Government officials in the United States have announced plans to build a more expansive missile defense system. The decision was reached in response to North Korea’s attempts to manufacture a stronger nuclear weapons program.
Defense Secretary Chuck Hagel on Friday said the US will deploy 14 new missile interceptors to Alaska. According to Hagel, the new system are meant to “make clear to the world that the United States stands firm against aggression”.
With the new systems in place, the United States will now operate 44 deployed missile defense stations in Alaska and California. The number of base stations will not increase for four years. It should be noted that the stations currently being used have been unreliable in military tests.
The North Korean government has launched an aggressive campaign against the United States, promising to attack the United States with nuclear weapons. It is believed that North Korean officials are simply attempting to save face after they were served new United Nations sanctions last month when they tested an underground nuclear weapon.
Earlier in the week, President Obama said North Korea cannot likely serve out its plans to attack the United States. “They probably can’t, but we don’t like margin of error,” he said.
Chuck Hagel, in the meantime, admits that North Korea’s recent ability to put a satellite into orbit poses a direct threat to countries for which it has been aggressive towards.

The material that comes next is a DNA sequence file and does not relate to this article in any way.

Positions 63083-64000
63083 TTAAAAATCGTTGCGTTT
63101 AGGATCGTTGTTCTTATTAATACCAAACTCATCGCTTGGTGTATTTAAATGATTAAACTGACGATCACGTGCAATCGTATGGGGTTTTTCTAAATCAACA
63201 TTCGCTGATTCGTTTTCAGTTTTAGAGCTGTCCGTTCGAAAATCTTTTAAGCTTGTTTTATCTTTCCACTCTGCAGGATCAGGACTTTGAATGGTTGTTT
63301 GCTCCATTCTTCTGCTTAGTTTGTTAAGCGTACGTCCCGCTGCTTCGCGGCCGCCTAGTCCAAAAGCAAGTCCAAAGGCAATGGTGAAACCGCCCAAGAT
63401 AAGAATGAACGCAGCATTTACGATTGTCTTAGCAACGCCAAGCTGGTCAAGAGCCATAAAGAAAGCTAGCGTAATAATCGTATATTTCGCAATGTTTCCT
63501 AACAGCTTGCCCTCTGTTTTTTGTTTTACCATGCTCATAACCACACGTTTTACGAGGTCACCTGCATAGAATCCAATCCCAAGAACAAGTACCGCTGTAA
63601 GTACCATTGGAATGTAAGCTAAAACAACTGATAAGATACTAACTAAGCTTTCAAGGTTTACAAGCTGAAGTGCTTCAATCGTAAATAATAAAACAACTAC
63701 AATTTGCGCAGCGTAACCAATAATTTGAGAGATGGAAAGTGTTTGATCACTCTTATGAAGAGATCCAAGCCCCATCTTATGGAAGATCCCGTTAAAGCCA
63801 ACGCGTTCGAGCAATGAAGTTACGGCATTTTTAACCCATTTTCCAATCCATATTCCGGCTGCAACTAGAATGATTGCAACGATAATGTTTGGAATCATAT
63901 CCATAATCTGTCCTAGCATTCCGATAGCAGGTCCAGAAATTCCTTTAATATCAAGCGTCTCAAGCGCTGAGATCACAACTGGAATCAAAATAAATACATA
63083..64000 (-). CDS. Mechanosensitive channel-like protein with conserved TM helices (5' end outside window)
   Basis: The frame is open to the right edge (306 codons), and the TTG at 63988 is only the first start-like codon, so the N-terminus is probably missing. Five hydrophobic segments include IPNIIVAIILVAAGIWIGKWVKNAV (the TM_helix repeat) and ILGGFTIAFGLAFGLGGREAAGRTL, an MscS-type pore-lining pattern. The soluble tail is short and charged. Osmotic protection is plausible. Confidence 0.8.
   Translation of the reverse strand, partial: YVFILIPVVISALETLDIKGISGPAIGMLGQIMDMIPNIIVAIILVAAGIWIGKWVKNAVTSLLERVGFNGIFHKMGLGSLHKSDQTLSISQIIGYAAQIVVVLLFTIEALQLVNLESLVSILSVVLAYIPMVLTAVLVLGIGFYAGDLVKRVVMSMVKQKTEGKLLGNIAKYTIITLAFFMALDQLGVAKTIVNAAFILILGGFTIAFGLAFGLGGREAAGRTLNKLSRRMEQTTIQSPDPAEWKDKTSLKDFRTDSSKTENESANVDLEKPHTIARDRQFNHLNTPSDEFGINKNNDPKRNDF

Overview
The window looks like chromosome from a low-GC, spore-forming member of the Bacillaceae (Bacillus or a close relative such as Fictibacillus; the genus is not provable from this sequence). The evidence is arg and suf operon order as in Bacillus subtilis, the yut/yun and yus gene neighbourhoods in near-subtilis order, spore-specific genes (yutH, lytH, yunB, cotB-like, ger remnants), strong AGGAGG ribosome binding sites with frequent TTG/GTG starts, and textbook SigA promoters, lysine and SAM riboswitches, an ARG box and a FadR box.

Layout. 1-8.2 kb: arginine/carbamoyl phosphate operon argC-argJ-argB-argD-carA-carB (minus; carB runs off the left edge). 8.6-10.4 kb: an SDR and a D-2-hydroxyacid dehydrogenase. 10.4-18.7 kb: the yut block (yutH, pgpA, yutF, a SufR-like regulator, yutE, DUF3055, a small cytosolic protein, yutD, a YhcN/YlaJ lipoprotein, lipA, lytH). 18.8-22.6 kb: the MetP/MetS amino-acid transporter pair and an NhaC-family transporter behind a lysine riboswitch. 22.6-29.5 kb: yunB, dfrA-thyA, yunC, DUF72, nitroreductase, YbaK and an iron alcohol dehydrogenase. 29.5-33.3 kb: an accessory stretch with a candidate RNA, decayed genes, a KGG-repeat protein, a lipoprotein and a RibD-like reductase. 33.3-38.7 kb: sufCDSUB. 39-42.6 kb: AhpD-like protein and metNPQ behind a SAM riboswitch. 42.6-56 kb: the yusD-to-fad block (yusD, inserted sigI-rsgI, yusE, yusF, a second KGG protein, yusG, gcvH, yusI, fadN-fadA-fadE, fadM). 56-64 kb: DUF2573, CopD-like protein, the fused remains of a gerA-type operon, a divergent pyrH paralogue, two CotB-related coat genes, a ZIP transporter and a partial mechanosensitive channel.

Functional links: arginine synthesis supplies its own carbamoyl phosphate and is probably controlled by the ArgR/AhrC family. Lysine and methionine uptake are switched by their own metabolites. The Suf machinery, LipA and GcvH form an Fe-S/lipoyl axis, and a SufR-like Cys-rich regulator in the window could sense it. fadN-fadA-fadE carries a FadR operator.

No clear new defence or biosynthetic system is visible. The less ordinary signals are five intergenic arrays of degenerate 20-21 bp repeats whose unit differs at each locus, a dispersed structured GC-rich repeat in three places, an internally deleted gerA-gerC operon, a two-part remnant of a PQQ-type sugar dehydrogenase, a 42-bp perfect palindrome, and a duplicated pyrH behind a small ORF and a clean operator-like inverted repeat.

According to Hagel:
“The United States has missile defense systems in place to protect us from limited ICBM attacks. But North Korea in particular has recently made advances in its capabilities and is engaged in a series of irresponsible and reckless provocations. Specifically, North Korea announced last month that it conducted its third nuclear test.”
While the new systems are seen largely as a symbolic maneuver by the United States, they also signify that the United States is prepared to defend itself and fight back against an aggressive and unpredictable North Korean regime.
Hopefully, further aggression will not be witnessed. Unfortunately, the only person talking to North Korea these days appears to be former Chicago Bulls star Dennis Rodman. Rodman recently said he believes a peace deal can be brokered with him at the helm. If Rodman is our best chance at a North Korean peace deal, I say we add another 1,000 missile defense stations as soon as humanly possible.
Do you think the United States is making the right decision in building up a stronger missile defense system?